Details of the plan are here; the meeting is at 5:30 pm Thursday, August 18th, at South Seattle College‘s Georgetown campus (6737 Corson Ave. S.) If you want to comment by e-mail – the address is SeattleHarbor@usace.army.mil and the deadline is August 31st.
(WSB file photo of Terminal 5)
If you have something to say about the proposed “modernization” project at West Seattle’s Terminal 5 – especially something you hope the project will include, in response to environmental factors including traffic, noise, water quality, air quality – you’re running out of time to say it during this round of planning. You might recall that the comment period for the Draft Environmental Impact Statement was extended, by community request, after last month’s public hearings; the new deadline is just two days away – 4 pm Friday, July 8th. Information that might help:
Official Port links:
Other links of potential interest:
WSB coverage of the first community meeting on June 5th
WSB coverage of the second community meeting on June 9th
WSB coverage of T-5 discussion at West Seattle Transportation Coalition in May
WSB coverage of official DEIS release announcement in May
So, you know what you want to say, but want to know how to say it? Here’s how to comment, from the Port website:
The comment period will end at 4 p.m., July 8. Comments can be submitted online at t5eis.publicmeeting.info and via email at SEPA.email@example.com.
Written comments can be mailed to:
Paul Meyer (Email: firstname.lastname@example.org)
Port of Seattle
P.O. Box 1209
Seattle, WA 98111
By Tracy Record
West Seattle Blog editor
We just confirmed this with Foss Maritime, which leased space at T-5 in February 2015, a half-year before Shell’s decision to abandon its Arctic-offshore-drilling plans.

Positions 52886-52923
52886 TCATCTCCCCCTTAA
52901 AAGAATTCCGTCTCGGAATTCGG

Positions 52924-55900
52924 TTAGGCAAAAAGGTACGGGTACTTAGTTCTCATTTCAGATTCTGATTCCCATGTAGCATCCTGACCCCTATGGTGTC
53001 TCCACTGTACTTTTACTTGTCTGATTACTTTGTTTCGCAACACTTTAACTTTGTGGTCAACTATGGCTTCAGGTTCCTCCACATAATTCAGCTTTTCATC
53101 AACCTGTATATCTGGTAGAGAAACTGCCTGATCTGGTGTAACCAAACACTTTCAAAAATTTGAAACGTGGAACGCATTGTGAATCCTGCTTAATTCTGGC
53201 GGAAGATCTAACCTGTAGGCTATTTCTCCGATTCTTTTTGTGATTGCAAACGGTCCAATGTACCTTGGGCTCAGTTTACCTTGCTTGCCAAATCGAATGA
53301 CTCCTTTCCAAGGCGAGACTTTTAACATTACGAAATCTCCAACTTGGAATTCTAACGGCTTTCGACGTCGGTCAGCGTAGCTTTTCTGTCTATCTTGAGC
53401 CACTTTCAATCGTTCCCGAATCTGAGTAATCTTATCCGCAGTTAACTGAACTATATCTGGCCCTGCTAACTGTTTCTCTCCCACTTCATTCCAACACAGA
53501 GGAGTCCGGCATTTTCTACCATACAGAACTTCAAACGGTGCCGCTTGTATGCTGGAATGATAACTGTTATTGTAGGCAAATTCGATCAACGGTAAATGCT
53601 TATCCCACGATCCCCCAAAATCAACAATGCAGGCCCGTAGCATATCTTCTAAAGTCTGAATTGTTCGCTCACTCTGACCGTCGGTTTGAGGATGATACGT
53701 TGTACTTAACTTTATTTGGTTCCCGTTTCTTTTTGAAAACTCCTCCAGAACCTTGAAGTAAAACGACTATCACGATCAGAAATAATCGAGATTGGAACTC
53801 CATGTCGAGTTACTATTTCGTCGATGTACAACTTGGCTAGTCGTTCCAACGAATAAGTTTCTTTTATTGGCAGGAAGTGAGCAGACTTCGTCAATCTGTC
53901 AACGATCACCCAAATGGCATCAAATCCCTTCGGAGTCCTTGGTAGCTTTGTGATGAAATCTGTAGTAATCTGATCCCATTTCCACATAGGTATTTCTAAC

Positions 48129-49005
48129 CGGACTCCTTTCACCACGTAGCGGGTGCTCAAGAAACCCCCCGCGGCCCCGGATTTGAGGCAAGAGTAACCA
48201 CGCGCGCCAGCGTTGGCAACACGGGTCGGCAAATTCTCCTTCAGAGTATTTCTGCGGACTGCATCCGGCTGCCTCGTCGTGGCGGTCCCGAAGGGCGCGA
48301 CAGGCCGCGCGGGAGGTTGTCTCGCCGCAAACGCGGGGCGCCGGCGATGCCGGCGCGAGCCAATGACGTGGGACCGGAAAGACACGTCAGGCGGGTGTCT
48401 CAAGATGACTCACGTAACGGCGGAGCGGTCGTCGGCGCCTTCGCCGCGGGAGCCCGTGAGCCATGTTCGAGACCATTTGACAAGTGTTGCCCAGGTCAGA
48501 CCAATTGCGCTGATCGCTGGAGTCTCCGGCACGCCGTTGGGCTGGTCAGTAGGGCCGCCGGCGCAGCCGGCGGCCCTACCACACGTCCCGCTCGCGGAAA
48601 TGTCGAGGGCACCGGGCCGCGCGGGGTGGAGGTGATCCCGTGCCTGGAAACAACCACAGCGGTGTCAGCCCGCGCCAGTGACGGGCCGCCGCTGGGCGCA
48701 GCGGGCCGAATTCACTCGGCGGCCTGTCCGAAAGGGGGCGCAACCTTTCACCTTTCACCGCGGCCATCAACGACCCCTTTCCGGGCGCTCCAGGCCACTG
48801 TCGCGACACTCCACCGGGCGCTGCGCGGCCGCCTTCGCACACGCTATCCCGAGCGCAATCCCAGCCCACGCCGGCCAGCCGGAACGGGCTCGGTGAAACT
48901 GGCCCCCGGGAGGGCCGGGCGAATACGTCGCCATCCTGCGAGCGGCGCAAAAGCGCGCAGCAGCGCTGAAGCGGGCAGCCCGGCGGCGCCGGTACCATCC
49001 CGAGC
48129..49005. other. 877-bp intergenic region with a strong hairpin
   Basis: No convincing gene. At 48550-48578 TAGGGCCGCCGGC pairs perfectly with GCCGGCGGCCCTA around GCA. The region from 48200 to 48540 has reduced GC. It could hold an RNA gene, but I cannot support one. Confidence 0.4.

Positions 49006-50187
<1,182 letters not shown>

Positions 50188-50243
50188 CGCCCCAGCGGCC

While the protester-targeted drilling platform Polar Pioneer (which left T-5 almost exactly a year ago) did not return to T-5 after its Arctic efforts were stopped, assorted support vessels did, including the three that left today.
Our inquiry followed a tip from Jon in Luna Park, who reported seeing the three vessels – Aiviq, Dino Chouest, and Ross Chouest, heading out this morning.
Paul Gallagher of Foss Maritime, terminal manager for T-5, just confirmed the departures:
The three remaining Edison Chouest Offshore support vessels departed Terminal 5 this morning bound for the Arctic.
Over the past few months, the T5 team has been working closely with Edison Chouest and Fairweather LLC to prepare the vessels for the summer season and their mission to retrieve all of the mooring gear left on the seafloor by the Shell exploration rigs.
It is worth noting that the T5 team and associated partners (Jones Stevedoring, ILWU, Global Diving, Ness Cranes, Waste Management, USSA Security, etc.) had no recordable or lost time injuries during the project since we began in February 2015. I truly appreciate all the hard work and attention to safety which was evident in our day to day operations and engagement with our subcontractors and customers.
We are still looking for other business opportunities for the Terminal 5 facilities, but we do not have anything firmed up or contracted.
Under lease terms made public by the Port in February 2015, Foss’s lease is for $550,000 a month.
Separate from the interim Foss lease, Terminal 5 is proposed for a quarter-billion-dollar project to expand its capacity, and the comment period for that project continues until July 8th.
(WSB photo from November 2015, helicopters at Terminal 5 during drill)
Imagine a 9.0 earthquake so devastating that it impacts the entire Northwest Region. That is the basis for the Cascadia Rising earthquake exercise being held this week in multiple states. When a disaster of this magnitude strikes, a regional air response is necessary to face the challenges of saving lives over a large geographical area.